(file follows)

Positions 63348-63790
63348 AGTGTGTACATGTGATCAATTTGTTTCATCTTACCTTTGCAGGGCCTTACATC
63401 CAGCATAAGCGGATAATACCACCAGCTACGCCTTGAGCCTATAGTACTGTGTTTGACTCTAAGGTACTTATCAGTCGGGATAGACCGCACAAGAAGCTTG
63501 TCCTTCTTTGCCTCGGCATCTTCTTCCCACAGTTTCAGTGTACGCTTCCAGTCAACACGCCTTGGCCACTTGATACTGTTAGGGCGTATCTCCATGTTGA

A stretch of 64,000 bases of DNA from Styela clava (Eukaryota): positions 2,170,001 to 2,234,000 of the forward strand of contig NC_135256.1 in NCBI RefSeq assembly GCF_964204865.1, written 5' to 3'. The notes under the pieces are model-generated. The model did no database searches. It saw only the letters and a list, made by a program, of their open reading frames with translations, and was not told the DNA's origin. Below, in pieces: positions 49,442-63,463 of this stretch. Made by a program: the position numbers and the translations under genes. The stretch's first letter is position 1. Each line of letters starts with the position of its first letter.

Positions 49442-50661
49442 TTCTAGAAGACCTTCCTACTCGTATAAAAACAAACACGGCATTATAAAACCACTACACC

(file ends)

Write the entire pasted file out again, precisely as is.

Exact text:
Positions 63348-63790
63348 AGTGTGTACATGTGATCAATTTGTTTCATCTTACCTTTGCAGGGCCTTACATC
63401 CAGCATAAGCGGATAATACCACCAGCTACGCCTTGAGCCTATAGTACTGTGTTTGACTCTAAGGTACTTATCAGTCGGGATAGACCGCACAAGAAGCTTG
63501 TCCTTCTTTGCCTCGGCATCTTCTTCCCACAGTTTCAGTGTACGCTTCCAGTCAACACGCCTTGGCCACTTGATACTGTTAGGGCGTATCTCCATGTTGA

A stretch of 64,000 bases of DNA from Styela clava (Eukaryota): positions 2,170,001 to 2,234,000 of the forward strand of contig NC_135256.1 in NCBI RefSeq assembly GCF_964204865.1, written 5' to 3'. The notes under the pieces are model-generated. The model did no database searches. It saw only the letters and a list, made by a program, of their open reading frames with translations, and was not told the DNA's origin. Below, in pieces: positions 49,442-63,463 of this stretch. Made by a program: the position numbers and the translations under genes. The stretch's first letter is position 1. Each line of letters starts with the position of its first letter.

Positions 49442-50661
49442 TTCTAGAAGACCTTCCTACTCGTATAAAAACAAACACGGCATTATAAAACCACTACACC